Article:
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Author. Advisor. Activist.

Eternal Optimist.

“If you see the world with critical eyes, you’ll see flaws in people. If you see the world with generous eyes, you’ll see people in the struggle doing the best they can.

– David Brooks

 

What is

Jillosophy?

A place to publish my work (fiction and nonfiction) so that people other than my mother can read it. An invitation for people to think and learn, and on a good day, connect and engage with others. A showcase for the work of other writers, because there are so many good ones out there who are (despite what my mother says) much more talented than I am. A virtual experience that lifts people up rather than pulls them down. That doesn’t mean everything here will be all Miss Mary Sunshine: I get ticked off about a lot stuff and writing about it keeps me from getting arrested. Readers may even find themselves challenged every so often. But I promise not to be an abusive or dishonest jerk. So please, be honest and be kind. Finally, this site is an authentic reflection of me: who I am and what I care about. ‘Nuf said.

Jillosophy Blog

Most days, I write holed up in my home office, door closed and space heater blasting away (if it’s winter), coffee or Diet Coke typically within reach. I would often read the stuff I wrote out loud to my dog, Piper, who left us in 2024. Piper was almost always asleep at my feet during my writing sessions, rarely responding to my work, other than an occasional tail thump. So these days,  I’d love to hear from you, dear reader, whether it’s to challenge me, to tell me I’m full of it, or to offer suggestions or other criticism. And yeah, if you like what I’ve done, that’s always nice to hear. Please, have at it. With Piper away on her celestial journey, I need some new editors.

All That I Carry

(The following piece was recently published in Persimmon Tree, an on-line magazine. I hope you enjoy it.) I’m walking barefoot uphill. Under one arm, I carry my elderly mother, my siblings, and assorted friends. Some are silent. Some want to assist, but aren’t sure how. Others offer to help but, too tired to direct them, I politely decline. Then there are those who shout instructions (“Turn that way! Move faster!”), which only elevates my unrelenting anxiety and fatigue.  Tucked under my other arm are the other members of my family—husband, kids, grandkids. They cheerfully urge me on and while I
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Of Fog and Rainbows

Door County, Wisconsin is a tiny finger of land jutting out into Lake Michigan’s northwestern coastline. It’s a gorgeous area made up of small, charming little towns dotted among the best that nature has to offer, the communities encircling the peninsula like an antique necklace of pearls adorning the neck of a beautiful woman. Door County has often been described as the Cape Cod of the Midwest, and having spent time in both areas, I’d agree. It’s also an incredibly healing place, as my friend Janet, who has a vacation home there, reminded me when she generously offered it to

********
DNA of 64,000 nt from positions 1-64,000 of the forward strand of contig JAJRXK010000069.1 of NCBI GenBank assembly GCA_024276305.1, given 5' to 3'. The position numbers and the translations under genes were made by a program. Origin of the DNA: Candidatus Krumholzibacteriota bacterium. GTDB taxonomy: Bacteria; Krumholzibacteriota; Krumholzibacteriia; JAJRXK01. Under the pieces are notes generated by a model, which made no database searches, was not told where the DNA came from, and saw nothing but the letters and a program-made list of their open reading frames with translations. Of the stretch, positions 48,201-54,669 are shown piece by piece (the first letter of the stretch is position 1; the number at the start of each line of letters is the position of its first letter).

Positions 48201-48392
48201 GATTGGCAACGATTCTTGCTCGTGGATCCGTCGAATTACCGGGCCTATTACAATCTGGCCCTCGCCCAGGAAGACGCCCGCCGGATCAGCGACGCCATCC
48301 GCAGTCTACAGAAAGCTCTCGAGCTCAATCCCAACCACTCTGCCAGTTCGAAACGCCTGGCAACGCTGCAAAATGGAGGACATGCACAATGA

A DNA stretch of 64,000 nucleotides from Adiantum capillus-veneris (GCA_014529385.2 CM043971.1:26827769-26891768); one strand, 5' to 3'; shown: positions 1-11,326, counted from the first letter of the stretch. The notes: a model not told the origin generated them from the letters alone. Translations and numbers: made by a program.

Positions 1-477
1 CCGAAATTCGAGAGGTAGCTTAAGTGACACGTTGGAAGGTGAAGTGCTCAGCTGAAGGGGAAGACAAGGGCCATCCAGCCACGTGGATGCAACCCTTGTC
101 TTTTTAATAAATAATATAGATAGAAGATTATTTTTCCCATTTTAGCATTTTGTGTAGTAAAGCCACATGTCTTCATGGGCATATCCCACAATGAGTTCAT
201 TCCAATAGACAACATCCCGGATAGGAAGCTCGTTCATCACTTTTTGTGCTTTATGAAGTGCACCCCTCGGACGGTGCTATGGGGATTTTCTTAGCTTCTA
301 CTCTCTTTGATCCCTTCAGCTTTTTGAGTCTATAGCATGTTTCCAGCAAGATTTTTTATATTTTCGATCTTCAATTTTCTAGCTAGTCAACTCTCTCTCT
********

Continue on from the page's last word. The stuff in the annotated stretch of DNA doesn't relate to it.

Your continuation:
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The Price of Our Beliefs

I was fresh out of college when I first read the book, The Handmaid’s Tale, which is now also a TV series. It depicts the US as a police state ruled by Christian fundamentalists who oppress women while surveilling and regulating the lives of its citizens. When I read it, I was struggling to reconcile my Catholic upbringing with my staunch feminist beliefs. My Catholic feminist mom was struggling with the same. Given that the church we both attended back then was widely regarded as the most liberal in Milwaukee, we were in good company among plenty of Catholics who
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Other Writers You Should Read

DashNettes

by Dasha Kelly Hamilton The lunchroom vibrated its regular din. I was a freshman. Goofy, but played sports. Honors classes, but knew the lyrics to Run-DMC --okay, most of them-- and had some dance moves. He was a senior with more work hours than classes, pressed slacks with dress shoes, and ALL the dance moves. I'd witnessed his poplock devour boys from K'town.
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Tilt

by Pat Foran Can you put me on tilt? my leaning son asks. He can’t help this leaning, even though he’s seat-belted and secure in this wheelchair he’s been sitting in living in declining in the past dozen years. He can’t grip the chair’s controls he can’t control his grip he doesn’t have a grip not anymore. His muscles are wasting away, he’s losing strength, he needs someone to put the chair-back back. He needs someone to put him on tilt. Tilting relieves the pressure on his neck his spine his back his butt he’s got no padding there no padding anywhere not on this young man my son who’s wasting away.
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The Fault Lines of Midwestern Racism Run Deep

Amaud Jamaul Johnson's Letter to Wisconsin Dear Wisconsin– Dear swing state: Dear battleground and infinite presidential visit: Dear broken-heartland: Dear flyover: Dear Packer fan and Brewer fan and anti-labor leader: Dear Act 10: Dear apple orchard and cranberry bog: Dear Tammy and Ron: Dear Cheesehead: Dear Butter Burger: Dear diabetes and high cholesterol and Ironman: Dear Supermax and overcrowded county lockup: Dear red tape and yellow tape, supper club and polka mixtape: Dear bottle glass and chalk silhouette:
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About Jill.

I’m an author, advisor and activist, an eternal optimist and lover of books, gardening, dogs, travel, dark chocolate, good wine and (almost) all dairy products. A recovering CEO, I left the corporate world more than a decade ago, so lucky and thankful to now work with people I like and only on projects that excite or challenge me. And I haven’t looked back.

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